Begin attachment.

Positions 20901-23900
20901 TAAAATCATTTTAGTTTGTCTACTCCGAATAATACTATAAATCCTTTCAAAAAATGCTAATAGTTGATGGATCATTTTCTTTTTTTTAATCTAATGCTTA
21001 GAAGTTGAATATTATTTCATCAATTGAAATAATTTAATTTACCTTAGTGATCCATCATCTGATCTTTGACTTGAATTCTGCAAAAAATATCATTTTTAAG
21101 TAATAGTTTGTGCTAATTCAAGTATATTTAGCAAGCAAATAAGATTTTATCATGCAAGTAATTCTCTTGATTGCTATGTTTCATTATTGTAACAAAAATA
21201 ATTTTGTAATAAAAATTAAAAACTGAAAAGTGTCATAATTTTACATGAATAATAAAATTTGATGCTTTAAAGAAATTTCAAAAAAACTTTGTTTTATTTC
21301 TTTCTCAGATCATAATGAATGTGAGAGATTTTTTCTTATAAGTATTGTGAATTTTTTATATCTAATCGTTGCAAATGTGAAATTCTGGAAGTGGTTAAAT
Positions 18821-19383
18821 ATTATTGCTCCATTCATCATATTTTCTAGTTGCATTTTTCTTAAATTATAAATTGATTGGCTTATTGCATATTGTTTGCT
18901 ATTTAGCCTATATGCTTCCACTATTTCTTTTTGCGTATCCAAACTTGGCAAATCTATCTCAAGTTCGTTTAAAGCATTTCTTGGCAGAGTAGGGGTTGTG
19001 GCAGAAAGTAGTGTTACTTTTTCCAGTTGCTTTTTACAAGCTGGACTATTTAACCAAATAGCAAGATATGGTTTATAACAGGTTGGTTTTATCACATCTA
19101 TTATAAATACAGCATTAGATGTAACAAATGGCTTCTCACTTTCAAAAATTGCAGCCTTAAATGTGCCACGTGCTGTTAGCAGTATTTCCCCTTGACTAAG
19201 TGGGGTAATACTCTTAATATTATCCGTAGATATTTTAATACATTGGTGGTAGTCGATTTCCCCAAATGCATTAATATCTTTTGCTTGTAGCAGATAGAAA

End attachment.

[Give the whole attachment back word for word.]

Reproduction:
Positions 20901-23900
20901 TAAAATCATTTTAGTTTGTCTACTCCGAATAATACTATAAATCCTTTCAAAAAATGCTAATAGTTGATGGATCATTTTCTTTTTTTTAATCTAATGCTTA
21001 GAAGTTGAATATTATTTCATCAATTGAAATAATTTAATTTACCTTAGTGATCCATCATCTGATCTTTGACTTGAATTCTGCAAAAAATATCATTTTTAAG
21101 TAATAGTTTGTGCTAATTCAAGTATATTTAGCAAGCAAATAAGATTTTATCATGCAAGTAATTCTCTTGATTGCTATGTTTCATTATTGTAACAAAAATA
21201 ATTTTGTAATAAAAATTAAAAACTGAAAAGTGTCATAATTTTACATGAATAATAAAATTTGATGCTTTAAAGAAATTTCAAAAAAACTTTGTTTTATTTC
21301 TTTCTCAGATCATAATGAATGTGAGAGATTTTTTCTTATAAGTATTGTGAATTTTTTATATCTAATCGTTGCAAATGTGAAATTCTGGAAGTGGTTAAAT
Positions 18821-19383
18821 ATTATTGCTCCATTCATCATATTTTCTAGTTGCATTTTTCTTAAATTATAAATTGATTGGCTTATTGCATATTGTTTGCT
18901 ATTTAGCCTATATGCTTCCACTATTTCTTTTTGCGTATCCAAACTTGGCAAATCTATCTCAAGTTCGTTTAAAGCATTTCTTGGCAGAGTAGGGGTTGTG
19001 GCAGAAAGTAGTGTTACTTTTTCCAGTTGCTTTTTACAAGCTGGACTATTTAACCAAATAGCAAGATATGGTTTATAACAGGTTGGTTTTATCACATCTA
19101 TTATAAATACAGCATTAGATGTAACAAATGGCTTCTCACTTTCAAAAATTGCAGCCTTAAATGTGCCACGTGCTGTTAGCAGTATTTCCCCTTGACTAAG
19201 TGGGGTAATACTCTTAATATTATCCGTAGATATTTTAATACATTGGTGGTAGTCGATTTCCCCAAATGCATTAATATCTTTTGCTTGTAGCAGATAGAAA